Michael Cohen

  • The top Democrat on the Senate Finance Committee is accusing the Treasury Department of refusing to provide documents and information related to President Donald Trump’s longtime lawyer Michael Cohen.
  • The documents Sen. Ron Wyden is seeking are related to Cohen’s dealings with the Swiss pharmaceutical company Novartis.

The top Democrat on the Senate Finance Committee is accusing the Treasury Department of refusing to provide documents and information related to President Donald Trump’s longtime lawyer and his relationship with the Swiss drug company Novartis.

Democratic Sen. Ron Wyden of Oregon said through a spokesperson on Wednesday that the Treasury Department was not cooperating with his request for information on Michael Cohen and his dealings with Novartis.

Last month, Michael Avenatti, the attorney for porn star Stormy Daniels, released information about Cohen’s financial dealings. The information stemmed from Suspicious Activity Reports filed with the Treasury Department, which showed companies paid Cohen lucrative sums in exchange for his advising services following the presidential election.

Cohen had aggressively pitched himself to companies as someone who could get them what they wanted from Trump, but the companies revealed to have worked with him were often disappointed. Cohen did not disclose any of the payments.

Among those companies was Novartis, which paid Cohen in excess of $1 million for his services. Novartis paid Cohen through his company Essential Consultants LLC, which is the same vehicle Cohen used to facilitate the $130,000 hush money payment to Daniels to keep her quiet about her allegations of a 2006 affair with Trump.

The New Yorker spoke last month with the government official who allegedly leaked the documents. The official said they did so because they said others were missing from the Treasury Department’s “FinCen” database. A FinCen spokesperson released a statement saying that “under longstanding procedures,” the office “will limit access to certain” Suspicious Activity Reports “when requested by law enforcement authorities in connection with an ongoing investigation.”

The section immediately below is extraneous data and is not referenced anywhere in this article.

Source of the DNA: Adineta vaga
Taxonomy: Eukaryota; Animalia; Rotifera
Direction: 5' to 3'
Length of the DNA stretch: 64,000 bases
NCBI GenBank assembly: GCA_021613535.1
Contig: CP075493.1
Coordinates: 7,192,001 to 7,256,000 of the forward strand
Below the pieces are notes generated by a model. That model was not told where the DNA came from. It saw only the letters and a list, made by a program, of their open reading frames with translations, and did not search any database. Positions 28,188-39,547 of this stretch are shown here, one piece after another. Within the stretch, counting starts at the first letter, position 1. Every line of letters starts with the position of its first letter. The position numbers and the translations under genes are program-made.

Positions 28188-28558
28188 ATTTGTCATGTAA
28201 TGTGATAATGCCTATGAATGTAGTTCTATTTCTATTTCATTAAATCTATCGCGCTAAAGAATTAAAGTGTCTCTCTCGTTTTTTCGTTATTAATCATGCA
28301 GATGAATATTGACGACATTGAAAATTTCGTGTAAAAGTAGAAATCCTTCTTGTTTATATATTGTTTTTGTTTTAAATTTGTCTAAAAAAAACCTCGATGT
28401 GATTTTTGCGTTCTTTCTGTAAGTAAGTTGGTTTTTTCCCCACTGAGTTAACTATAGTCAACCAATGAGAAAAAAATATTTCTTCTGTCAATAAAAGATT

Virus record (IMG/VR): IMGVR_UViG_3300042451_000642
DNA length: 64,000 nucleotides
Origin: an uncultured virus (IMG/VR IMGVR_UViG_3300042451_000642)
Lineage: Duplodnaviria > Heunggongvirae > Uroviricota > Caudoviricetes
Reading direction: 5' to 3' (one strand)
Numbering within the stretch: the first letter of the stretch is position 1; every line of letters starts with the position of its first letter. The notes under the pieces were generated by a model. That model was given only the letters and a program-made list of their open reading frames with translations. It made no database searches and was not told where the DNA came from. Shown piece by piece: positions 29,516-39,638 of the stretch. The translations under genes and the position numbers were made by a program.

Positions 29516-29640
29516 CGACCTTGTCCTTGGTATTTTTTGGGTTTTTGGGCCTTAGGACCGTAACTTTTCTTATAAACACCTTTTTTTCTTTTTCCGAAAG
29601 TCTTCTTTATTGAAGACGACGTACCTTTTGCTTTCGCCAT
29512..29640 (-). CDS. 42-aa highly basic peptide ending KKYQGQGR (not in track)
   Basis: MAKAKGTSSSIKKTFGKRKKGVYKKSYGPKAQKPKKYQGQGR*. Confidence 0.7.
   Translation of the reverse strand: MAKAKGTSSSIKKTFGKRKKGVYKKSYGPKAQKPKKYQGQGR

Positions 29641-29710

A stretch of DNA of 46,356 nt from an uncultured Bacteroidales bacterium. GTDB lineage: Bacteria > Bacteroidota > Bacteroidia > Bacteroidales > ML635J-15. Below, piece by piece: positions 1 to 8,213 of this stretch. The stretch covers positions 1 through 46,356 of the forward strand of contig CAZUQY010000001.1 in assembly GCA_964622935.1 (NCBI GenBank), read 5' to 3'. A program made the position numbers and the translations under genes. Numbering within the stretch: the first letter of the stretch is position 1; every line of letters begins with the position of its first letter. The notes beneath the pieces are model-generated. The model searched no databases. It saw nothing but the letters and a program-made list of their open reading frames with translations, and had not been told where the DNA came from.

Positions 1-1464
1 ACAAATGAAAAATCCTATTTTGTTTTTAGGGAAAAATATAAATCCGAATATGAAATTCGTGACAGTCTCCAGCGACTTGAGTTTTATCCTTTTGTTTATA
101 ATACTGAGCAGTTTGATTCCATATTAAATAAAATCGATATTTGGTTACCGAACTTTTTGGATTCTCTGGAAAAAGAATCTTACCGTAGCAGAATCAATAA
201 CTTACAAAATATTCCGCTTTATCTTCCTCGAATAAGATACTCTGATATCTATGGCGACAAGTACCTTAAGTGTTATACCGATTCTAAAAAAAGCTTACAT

The Treasury Department’s inspector general announced it was investigating whether someone internally leaked the documents to Avenatti and others.

In early May, Wyden sent a letter to the Treasury Department’s Financial Crimes Enforcement Network requesting the Suspicious Activity Reports tied to Cohen’s firm and Novartis.

“Treasury refuses to respond to our request, let alone provide key financial documents related to Cohen and Cohen’s business dealings with Novartis. There is no excuse for this kind of stonewalling,” Wyden spokesperson Rachel McCleery said. “All other parties are engaging in the Committee’s inquiry.”

In response to the alleged stonewalling, Wyden said he was considering blocking additional nominees to the department. Already, Wyden has blocked one nominee as part of a standoff related to document requests involving Russia.

A Treasury spokesman told ABC News that the department doesn’t discuss specific requests related to committee investigation.

Cohen is under criminal investigation in the Southern District of New York for possible campaign-finance violations and bank fraud.

SEE ALSO: A retired judge determined that almost none of the first batch of documents obtained from Trump lawyer Michael Cohen are privileged

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